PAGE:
Microsoft's management skills and technologies might be able streamline Yahoo's operation and bring back its value.
For Yahoo's sake, it should let itself be assimilated by Microsoft.
| 10:48 pm on Apr 4, 2008 (gmt 0)|
Double whammy for Google - one less competitor, and indigestion for M$ (maybe for ages), if the takeover happens.
And if it doesn't happen, M$ still don't have the activities they so badly need (and would have got from Yahoo!), and Yahoo! will continue to stumble along, at least for a while.
The big issue is that the companies have very different cultures, and merging divergent cultures - especially in the web world - is never easy. The creative talent at Yahoo! - the very bits that M$ want - may simply hemorrhage away.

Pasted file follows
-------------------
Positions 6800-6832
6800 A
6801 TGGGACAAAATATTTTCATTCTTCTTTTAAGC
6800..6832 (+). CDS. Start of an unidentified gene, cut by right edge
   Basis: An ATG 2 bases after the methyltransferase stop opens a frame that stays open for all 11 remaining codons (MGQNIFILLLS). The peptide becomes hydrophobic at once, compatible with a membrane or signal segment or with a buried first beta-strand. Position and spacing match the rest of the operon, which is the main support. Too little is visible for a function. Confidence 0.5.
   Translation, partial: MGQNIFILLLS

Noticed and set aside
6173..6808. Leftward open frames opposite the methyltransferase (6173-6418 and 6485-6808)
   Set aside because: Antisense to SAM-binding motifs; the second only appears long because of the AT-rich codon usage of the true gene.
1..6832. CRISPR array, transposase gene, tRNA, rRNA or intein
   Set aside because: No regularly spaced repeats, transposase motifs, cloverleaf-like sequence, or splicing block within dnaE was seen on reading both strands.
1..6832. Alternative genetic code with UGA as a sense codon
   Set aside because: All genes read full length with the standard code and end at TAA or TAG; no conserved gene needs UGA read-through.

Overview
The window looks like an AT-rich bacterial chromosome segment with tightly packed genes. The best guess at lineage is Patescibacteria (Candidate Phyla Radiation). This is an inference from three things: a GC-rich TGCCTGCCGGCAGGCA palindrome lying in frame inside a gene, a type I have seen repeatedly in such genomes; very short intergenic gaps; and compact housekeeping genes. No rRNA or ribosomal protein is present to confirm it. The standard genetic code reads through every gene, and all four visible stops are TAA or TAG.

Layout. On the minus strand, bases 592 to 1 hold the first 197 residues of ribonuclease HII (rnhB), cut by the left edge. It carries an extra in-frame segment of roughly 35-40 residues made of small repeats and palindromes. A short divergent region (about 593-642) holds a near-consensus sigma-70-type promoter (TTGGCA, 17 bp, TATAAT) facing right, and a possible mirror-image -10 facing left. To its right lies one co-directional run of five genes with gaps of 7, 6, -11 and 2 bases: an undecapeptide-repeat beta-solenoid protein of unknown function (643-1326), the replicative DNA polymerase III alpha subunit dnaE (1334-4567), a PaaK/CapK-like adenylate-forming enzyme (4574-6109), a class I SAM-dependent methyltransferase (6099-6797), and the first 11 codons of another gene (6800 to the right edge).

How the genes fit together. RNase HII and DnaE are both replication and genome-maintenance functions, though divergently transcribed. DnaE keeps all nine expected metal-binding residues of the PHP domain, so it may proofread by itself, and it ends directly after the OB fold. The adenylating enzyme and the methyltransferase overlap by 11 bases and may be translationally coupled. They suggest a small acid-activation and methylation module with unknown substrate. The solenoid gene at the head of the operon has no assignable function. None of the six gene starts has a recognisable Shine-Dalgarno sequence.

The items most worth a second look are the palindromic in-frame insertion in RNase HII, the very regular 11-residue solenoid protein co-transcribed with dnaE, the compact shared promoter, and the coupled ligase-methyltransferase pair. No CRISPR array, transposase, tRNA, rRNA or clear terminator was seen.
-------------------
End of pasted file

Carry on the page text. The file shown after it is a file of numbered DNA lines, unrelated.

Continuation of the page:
| 11:10 pm on Apr 4, 2008 (gmt 0)|
MS would be stupid to sweeten anything. Lower it maybe and wait till Y! shareholders start begging.
| 1:11 am on Apr 5, 2008 (gmt 0)|
Once the market falls much further, the shareholders will be saying 'wait 'til the market picks up' - no-one wants to sell at the bottom of the cycle, and they'll convince themselves that 'things can only get better'.
I doubt M$ will raise the price - but they'll need to find some kind of a rabbit in Bill's hat.
| 2:12 am on Apr 5, 2008 (gmt 0)|
| 4:25 am on Apr 5, 2008 (gmt 0)|
What about Alibaba [webmasterworld.com]?
| 11:52 am on Apr 5, 2008 (gmt 0)|
Am still wondering how this deal helps anyone (Microsoft, Yahoo, customers or users). Both their managements have proven quite incompetent in competing with Google in the online world. One set of bad managers replacing another set of bad managers doesn't look like a recipe for success to me.
If someone benefits from this deal goes it would be Google, as MS & Yahoo will be too busy managing the integration to fix any of their problems giving Google a free run of the market & Google will potentially emerge much stronger.